This afternoon we attended the funeral of Wayne Stansfield. He wasn't a personal friend, but he was our butcher and someone who, in that capacity, we have got to know very well, and like, very much, over the last seven and a half years of living here.
He was tragically killed on March 15th and his death shocked the whole town to it's core and the feeling of genuine grief and mourning was palpable within Todmorden in the days that followed.
Many people took flowers to the railings next to the family shop where he worked. We thought of taking flowers in, but it was Jon who suggested I use one of the photographs I had taken and used on the blog, and turn it into a card for the family, so that is what we did. It seemed the best way to convey how sad and shocked and sorry we were and also to give the photograph I'd taken of this lovely chap and his lovely brother in typical work mode back to his family.
So today, we stood alongside hundreds of others outside St Mary's - people spread not just throughout the churchyard but lined the opposite street and even stood outside the town hall, all paying our respects and standing in support for the family and the memory of a man who was at the very heart of this little market town.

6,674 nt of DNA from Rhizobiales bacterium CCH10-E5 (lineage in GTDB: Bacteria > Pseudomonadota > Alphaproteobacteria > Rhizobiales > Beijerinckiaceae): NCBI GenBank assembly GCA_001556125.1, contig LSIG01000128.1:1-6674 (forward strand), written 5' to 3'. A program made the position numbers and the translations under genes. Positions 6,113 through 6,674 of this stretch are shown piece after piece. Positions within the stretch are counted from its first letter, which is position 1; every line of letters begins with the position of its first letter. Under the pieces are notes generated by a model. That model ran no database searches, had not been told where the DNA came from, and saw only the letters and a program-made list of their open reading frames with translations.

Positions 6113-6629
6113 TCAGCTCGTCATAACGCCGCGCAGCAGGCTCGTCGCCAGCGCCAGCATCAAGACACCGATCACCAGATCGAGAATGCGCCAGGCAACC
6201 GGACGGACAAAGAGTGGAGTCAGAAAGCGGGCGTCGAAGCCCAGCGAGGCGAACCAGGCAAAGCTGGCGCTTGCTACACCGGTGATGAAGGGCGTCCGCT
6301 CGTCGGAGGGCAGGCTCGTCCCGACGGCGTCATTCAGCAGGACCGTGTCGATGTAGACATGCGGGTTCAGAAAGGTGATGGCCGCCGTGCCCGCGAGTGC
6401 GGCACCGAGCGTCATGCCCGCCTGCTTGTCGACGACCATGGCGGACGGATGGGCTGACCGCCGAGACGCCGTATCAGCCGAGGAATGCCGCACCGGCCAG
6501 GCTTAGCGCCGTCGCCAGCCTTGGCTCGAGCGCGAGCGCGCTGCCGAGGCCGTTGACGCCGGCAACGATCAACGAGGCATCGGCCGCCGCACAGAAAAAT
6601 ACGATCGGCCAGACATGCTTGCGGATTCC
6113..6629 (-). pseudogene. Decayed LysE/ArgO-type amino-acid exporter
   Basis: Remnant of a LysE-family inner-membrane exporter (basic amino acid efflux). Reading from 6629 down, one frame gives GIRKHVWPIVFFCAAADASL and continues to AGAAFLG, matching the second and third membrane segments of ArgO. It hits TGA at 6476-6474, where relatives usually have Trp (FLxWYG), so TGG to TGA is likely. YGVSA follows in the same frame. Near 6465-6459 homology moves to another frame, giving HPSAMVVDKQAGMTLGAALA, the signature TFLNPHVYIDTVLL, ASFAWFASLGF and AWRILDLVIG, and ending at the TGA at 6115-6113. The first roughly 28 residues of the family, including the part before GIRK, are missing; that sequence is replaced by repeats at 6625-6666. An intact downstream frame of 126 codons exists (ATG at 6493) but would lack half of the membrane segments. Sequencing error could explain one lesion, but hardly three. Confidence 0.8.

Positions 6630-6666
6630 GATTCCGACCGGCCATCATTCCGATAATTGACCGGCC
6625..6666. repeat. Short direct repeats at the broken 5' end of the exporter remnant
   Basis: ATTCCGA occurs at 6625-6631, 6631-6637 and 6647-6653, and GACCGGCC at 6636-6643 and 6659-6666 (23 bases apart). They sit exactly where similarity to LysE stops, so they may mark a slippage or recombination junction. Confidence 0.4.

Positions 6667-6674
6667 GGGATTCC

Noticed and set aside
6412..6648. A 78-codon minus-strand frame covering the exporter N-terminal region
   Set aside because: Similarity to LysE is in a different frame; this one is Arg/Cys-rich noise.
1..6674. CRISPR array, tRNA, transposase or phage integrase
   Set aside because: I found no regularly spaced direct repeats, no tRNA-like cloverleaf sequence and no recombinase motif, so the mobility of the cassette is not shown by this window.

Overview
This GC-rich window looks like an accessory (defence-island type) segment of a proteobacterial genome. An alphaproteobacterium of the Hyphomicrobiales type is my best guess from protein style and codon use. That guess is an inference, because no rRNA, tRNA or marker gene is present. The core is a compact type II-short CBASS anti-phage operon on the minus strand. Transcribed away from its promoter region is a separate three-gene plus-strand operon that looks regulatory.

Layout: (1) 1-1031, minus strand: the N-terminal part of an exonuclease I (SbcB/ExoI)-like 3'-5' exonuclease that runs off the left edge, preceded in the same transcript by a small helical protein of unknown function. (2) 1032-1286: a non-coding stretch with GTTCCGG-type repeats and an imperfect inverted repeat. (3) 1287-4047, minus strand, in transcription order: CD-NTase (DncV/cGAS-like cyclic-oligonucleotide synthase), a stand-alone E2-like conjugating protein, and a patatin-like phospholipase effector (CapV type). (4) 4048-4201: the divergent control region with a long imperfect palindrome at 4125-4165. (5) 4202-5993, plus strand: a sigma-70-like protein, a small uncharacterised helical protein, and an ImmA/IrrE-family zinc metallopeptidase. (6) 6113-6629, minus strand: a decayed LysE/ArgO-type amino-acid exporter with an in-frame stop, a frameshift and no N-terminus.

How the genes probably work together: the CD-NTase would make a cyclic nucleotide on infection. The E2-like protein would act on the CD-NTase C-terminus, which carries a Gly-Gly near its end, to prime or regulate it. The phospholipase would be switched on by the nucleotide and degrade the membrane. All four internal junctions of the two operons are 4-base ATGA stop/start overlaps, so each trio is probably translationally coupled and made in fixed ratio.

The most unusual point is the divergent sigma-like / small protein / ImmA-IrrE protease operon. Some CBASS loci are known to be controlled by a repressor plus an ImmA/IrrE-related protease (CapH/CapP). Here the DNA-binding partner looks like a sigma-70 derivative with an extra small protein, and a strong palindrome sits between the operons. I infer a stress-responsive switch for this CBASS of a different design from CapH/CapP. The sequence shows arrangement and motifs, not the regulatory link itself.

I heard most of the service, car noise notwithstanding, relayed through speakers, including a eulogy from his best friend and a history of his life from the cleric, then Annie's Song by John Denver played clear as a bell through the tannoy and caught me with a huge lump in my throat, and the final rendition of Jerusalem, of which I heard the vicar say 'let's raise the roof' made me openly cry...there's something so stirring, so traditional and so...moving about it.
The family exited as they had entered - to applause, and we watched as the coffin was carried down the road to the hearse, it's beautiful, bright flowers - to match the spirit inside. We stood then, with our neighbour, on the main road by the town hall and Market, alongside what felt like the entire town, and we waited. When the hearse came in sight of us those at the opposite side crossed over and stopped traffic, the funeral director in black top hat was walking ahead of the cars, carrying a gold and black staff and with great, slow, dignity. The applause was deafening. As the courtege passed I saw a man lay his hand on the window by the coffin and say goodbye, saw the beautiful spray of flowers on the casket and alongside them, his striped butchers apron and white hat; the family following with what must have been a crushing mixture of pride and grief as they made their way out of Todmorden.